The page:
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Words Onscreen

By Naomi S. Baron

Words Onscreen "explores how technology is reshaping our understanding of what it means to read."


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Communication Accommodation Theory

Edited by Howard Giles

Most people modify their ways of speaking, writing, texting, and e-mailing, and so on, according to the people with whom they are communicating. This fascinating book asks why we 'accommodate' to others in this way, and explores the various social consequences arising from it.


Academic Paper


Title: Commentary on Clahsen and Felser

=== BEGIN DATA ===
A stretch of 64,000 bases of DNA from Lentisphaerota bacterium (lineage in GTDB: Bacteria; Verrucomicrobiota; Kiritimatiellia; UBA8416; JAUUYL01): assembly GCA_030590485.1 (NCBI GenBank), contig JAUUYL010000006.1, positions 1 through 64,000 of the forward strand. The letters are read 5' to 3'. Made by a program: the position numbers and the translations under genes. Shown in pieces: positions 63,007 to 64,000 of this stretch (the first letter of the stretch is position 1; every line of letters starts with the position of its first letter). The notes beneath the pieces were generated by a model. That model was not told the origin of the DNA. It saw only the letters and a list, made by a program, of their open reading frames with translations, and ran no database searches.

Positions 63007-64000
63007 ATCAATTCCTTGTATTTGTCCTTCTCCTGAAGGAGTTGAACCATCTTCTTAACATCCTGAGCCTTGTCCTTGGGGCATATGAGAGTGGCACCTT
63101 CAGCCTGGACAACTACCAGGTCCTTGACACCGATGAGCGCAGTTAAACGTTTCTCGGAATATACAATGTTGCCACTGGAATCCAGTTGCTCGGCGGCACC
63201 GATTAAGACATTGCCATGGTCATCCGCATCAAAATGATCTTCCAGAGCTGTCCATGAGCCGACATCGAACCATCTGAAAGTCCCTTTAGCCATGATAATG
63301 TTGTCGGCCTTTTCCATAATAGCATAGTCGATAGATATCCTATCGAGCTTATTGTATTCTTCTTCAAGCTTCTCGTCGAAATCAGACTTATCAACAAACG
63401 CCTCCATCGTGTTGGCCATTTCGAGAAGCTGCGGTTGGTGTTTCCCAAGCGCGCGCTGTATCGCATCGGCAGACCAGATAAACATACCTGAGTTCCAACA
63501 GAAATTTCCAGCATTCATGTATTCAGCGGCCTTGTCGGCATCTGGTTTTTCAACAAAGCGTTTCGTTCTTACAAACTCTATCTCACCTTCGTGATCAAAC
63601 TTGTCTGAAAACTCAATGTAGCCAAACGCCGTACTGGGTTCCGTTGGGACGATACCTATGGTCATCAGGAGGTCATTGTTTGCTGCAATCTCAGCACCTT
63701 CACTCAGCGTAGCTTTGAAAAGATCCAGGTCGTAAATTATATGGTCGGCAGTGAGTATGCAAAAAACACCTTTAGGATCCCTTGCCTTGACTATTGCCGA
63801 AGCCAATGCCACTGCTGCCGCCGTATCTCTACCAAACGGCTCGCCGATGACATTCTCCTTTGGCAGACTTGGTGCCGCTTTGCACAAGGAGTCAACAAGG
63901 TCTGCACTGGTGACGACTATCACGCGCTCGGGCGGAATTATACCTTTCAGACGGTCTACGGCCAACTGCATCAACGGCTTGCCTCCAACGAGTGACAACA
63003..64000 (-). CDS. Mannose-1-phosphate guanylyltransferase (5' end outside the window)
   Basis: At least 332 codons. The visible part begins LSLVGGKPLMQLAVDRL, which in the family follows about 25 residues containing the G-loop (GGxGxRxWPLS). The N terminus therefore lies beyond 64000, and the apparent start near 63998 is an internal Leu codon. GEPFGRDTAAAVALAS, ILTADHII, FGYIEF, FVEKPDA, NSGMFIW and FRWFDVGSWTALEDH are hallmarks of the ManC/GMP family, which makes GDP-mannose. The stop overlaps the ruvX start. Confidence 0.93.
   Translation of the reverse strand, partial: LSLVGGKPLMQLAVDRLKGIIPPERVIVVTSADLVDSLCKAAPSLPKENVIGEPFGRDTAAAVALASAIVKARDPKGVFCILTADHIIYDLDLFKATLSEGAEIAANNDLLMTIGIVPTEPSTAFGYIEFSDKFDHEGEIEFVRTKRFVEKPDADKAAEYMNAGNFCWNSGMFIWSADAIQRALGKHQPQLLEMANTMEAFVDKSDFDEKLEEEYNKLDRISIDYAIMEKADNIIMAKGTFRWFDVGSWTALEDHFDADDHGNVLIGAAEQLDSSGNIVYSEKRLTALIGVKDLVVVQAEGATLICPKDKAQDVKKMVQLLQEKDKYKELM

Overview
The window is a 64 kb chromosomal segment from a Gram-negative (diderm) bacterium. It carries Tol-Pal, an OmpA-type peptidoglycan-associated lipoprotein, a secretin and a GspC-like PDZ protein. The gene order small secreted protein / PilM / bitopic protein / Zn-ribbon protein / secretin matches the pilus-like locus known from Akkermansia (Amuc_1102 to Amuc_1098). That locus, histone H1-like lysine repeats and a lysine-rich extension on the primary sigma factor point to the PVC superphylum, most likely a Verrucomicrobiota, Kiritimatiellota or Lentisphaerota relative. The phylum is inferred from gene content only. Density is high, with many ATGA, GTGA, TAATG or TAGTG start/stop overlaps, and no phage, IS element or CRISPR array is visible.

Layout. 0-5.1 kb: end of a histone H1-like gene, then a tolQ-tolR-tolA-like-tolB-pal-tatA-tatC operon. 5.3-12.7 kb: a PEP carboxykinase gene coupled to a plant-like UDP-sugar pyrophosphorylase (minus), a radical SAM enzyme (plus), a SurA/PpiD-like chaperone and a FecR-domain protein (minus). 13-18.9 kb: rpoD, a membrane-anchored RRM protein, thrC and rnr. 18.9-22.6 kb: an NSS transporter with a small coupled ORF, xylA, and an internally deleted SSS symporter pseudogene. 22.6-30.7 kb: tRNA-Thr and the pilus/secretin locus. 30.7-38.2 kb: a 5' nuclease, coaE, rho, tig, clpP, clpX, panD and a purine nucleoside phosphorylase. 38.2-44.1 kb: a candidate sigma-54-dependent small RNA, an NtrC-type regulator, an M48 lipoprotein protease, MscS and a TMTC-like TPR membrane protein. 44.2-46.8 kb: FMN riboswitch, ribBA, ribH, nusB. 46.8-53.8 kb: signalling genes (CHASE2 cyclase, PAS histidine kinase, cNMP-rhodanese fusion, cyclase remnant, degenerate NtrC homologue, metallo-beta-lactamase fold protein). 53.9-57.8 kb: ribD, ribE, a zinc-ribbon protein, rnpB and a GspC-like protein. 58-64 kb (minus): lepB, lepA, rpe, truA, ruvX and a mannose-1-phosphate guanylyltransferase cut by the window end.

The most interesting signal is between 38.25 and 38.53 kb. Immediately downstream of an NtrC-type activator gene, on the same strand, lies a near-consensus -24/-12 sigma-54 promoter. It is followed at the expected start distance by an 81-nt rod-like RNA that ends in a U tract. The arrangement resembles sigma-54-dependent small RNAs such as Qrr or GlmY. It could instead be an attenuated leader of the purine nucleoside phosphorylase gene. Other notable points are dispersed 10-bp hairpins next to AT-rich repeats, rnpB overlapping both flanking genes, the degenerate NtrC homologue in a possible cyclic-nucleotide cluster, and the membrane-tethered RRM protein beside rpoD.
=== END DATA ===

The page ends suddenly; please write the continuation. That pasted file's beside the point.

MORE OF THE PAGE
Author: Matthew J. Traxler
Institution: University of California, Davis
Linguistic Field: Psycholinguistics; Syntax
Abstract: In this article, the authors lay out an impressive body of evidence that supports two main claims. First, they favor the continuity hypothesis, according to which children's parsing mechanisms are essentially the same as adults'. Parsing strategies change little over time, and those changes that occur are attributed to differences in lexical processing efficiency and working memory capacity. Second, they suggest that there are substantial differences in the parsing strategies adopted by native speakers and adult learners of second languages.

CUP AT LINGUIST

This article appears IN Applied Psycholinguistics Vol. 27, Issue 1.

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